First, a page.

Furthermore, we have had a common Nordic labor market for nearly as long. We can live, work, study and move freely across the Nordic borders. This builds trust, people-to-people, and it shapes a common identity.

Now, a few words about the Nordic ‘building’, the main institutions. – Because this solid structure is the backbone of Nordic cooperation.

And, interestingly enough: We see that these Nordic institutions have served and still serve as an inspiration for regional cooperation in other parts of the world, where neighbors reach out across borders to coordinate their policies. Regionalization is a trend in today’s multipolar world.

The Nordic Council was founded – as some other important European and transatlantic organizations – a few years after the Second World War, in 1952, 70 years ago, in the spirit of true Nordic brotherhood (and sisterhood).

The members of the Nordic Council are members of the national parliaments.

The Nordic Council provides advice and proposes initiatives to the governments of the Nordic countries and to the Nordic Council of Ministers. You may call it Nordic democracy in practice, even if the political party landscape is a bit different from country to country, yet there are parallels.

The Nordic Council of Ministers was founded in 1971 and is the official body for inter-governmental cooperation in the Nordic region. The Council of Ministers consists of 11 ministerial councils in addition to the Ministers for Nordic Cooperation – as I am in Norway. There is institutional collaboration on matters like environment and climate, health and social affairs, education and research, culture, finance, and labor, and more. As a parallel to the EU system, one might say.

Excellencies, let me turn to some of the focus areas of the Nordic Council of Ministers and the priorities of our Presidency.

In 2019 the Nordic prime ministers adopted a new vision for the cooperation. It states that the Nordic region should become the most sustainable, the most integrated region in the world by 2030. Nothing less.

The objective of our roadmap, which is called Vision 2030, is to cultivate green growth, carbon neutrality, circular economies, and social sustainability. Core priorities are to promote knowledge, innovation, cross-border mobility, and digital interoperability.

Moreover, the Nordic countries will continue to be frontrunners in promoting inclusion and equality through shared values and cultural exchange.

The key objectives of Norway’s Presidency are to intensify the efforts to translate the vision into action. – Because that’s what counts.

We will increase the pace of the Nordic green transition, which is more important than ever. We put particular emphasis on the links between climate and nature. We stress the importance of reducing loss of biodiversity. And we highlight the ways in which nature-based solutions contribute to the green transition.

The Nordic countries are in several areas at the forefront of green technologies, as a parallel to the unfortunate fact that we have front row seats to the rapid climate change going on in the High North.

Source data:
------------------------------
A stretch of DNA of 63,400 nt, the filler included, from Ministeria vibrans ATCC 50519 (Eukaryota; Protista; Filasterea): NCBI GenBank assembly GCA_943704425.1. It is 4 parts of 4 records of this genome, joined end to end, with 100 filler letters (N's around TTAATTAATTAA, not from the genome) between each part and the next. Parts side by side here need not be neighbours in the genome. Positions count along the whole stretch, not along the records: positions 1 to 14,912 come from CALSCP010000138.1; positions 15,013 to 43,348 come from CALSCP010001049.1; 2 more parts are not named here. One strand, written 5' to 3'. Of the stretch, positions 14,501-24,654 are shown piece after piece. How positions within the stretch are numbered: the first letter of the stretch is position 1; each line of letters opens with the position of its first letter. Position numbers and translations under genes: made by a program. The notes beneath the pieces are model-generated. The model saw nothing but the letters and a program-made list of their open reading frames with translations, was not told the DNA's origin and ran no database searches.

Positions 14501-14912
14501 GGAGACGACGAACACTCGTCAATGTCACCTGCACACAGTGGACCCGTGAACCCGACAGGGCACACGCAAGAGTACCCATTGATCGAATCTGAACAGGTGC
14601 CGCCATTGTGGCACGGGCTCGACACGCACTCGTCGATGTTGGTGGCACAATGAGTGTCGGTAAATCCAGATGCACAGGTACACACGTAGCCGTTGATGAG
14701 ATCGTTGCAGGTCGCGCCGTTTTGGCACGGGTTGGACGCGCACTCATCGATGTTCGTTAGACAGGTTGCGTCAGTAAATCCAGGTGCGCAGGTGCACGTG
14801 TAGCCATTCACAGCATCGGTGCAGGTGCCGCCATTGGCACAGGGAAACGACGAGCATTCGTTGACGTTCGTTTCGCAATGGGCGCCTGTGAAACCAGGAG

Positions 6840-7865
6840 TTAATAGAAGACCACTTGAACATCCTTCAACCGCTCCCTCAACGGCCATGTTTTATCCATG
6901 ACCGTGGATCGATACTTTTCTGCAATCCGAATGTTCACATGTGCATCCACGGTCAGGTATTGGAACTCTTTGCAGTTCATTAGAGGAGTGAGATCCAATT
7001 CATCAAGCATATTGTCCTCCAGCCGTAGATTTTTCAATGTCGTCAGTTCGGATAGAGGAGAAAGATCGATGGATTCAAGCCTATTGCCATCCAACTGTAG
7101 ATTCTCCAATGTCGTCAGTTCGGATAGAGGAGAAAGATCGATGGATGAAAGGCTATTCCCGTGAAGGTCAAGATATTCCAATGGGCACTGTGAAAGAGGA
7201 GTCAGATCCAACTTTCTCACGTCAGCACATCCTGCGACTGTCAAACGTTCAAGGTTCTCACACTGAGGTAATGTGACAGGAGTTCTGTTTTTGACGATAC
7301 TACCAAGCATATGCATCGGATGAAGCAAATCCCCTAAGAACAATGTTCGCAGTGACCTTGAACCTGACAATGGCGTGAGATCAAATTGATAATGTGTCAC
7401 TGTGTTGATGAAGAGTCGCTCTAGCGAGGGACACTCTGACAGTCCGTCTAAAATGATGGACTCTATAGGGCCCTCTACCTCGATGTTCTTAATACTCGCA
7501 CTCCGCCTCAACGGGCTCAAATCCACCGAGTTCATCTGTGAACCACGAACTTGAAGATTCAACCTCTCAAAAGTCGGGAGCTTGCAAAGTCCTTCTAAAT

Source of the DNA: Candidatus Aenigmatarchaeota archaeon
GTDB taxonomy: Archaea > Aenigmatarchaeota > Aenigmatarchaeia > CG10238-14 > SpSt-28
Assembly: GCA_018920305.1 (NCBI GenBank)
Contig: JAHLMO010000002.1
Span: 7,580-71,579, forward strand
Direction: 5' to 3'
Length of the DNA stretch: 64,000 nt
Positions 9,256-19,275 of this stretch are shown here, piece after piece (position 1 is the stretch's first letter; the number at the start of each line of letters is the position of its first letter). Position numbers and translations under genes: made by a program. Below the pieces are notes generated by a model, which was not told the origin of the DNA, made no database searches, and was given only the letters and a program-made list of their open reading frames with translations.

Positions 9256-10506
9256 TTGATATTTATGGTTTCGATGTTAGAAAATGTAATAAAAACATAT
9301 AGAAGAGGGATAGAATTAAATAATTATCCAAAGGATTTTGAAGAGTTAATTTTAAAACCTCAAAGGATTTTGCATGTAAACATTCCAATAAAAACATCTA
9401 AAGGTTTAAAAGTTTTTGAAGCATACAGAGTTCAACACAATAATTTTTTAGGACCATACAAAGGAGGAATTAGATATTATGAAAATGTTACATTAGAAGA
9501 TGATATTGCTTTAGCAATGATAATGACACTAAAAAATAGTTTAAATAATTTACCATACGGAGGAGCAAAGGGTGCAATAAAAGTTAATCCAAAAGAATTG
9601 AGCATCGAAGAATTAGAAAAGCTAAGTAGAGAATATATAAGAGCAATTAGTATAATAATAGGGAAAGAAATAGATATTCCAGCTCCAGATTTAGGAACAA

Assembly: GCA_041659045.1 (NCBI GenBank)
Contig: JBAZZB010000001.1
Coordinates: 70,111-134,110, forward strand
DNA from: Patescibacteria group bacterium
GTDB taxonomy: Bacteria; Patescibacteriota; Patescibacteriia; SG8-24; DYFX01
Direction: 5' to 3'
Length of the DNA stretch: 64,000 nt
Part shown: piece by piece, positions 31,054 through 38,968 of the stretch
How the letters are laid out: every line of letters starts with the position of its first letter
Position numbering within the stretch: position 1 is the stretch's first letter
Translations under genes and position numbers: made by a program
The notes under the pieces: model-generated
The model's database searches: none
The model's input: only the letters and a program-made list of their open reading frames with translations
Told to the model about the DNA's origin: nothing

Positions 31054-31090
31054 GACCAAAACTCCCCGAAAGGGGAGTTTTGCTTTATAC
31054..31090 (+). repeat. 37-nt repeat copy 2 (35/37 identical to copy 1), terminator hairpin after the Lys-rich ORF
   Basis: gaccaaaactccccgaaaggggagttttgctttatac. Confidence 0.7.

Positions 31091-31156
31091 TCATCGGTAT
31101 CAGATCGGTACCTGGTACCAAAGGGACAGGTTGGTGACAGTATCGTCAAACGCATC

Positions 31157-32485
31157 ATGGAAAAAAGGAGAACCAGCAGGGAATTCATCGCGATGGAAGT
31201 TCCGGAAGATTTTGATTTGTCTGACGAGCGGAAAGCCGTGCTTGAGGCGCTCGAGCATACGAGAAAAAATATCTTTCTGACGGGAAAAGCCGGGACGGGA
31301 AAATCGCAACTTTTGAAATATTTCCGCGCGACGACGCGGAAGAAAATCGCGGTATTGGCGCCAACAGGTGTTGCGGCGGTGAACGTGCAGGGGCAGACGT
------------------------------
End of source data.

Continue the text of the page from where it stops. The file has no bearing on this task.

Together, the Nordic countries have complementary advantages. Areas of cooperation are green shipping, renewable energy, energy efficiency, sustainable fisheries, and marine management, to mention a few.  

Another focus area is social sustainability. The Nordic welfare model is – as I said – one of the most defining features of our region.

High rates of employment make the welfare model more sustainable. We will increase our knowledge on effective measures for the inclusion of more people in working life and in society in general. With a particular emphasis on vulnerable young people.

Moreover, we want to share information and lessons learned on how the pandemic has affected the Nordic labor market.

The Nordic collaboration on crisis management and security of supplies became very evident during the Covid pandemic. In November last year, the Nordic prime ministers adopted a joint declaration on strengthened co-operation in security of supplies and emergency preparedness. The declaration points at the need to prepare for the full range of possible crises. With the present security situation this is no less important.


Let me conclude: One of the most important features of Nordic collaboration is dynamism. It develops and changes, reflecting what is happening in the Nordic region and around us. New challenges require new approaches. We are good at celebrating important anniversaries, as the recent Nordic Council 70 years, the Helsingfors Treaty 60 years, and the Nordic Council of Ministers 50 years, however, Nordic cooperation cannot be taken for granted; we must also look ahead, the cooperation must be renewed and deepened as a continuous process.

Keeping well in mind the overall objective for the years to come: We will build a green, competitive, and socially sustainable Nordic region. Together.

Thank you.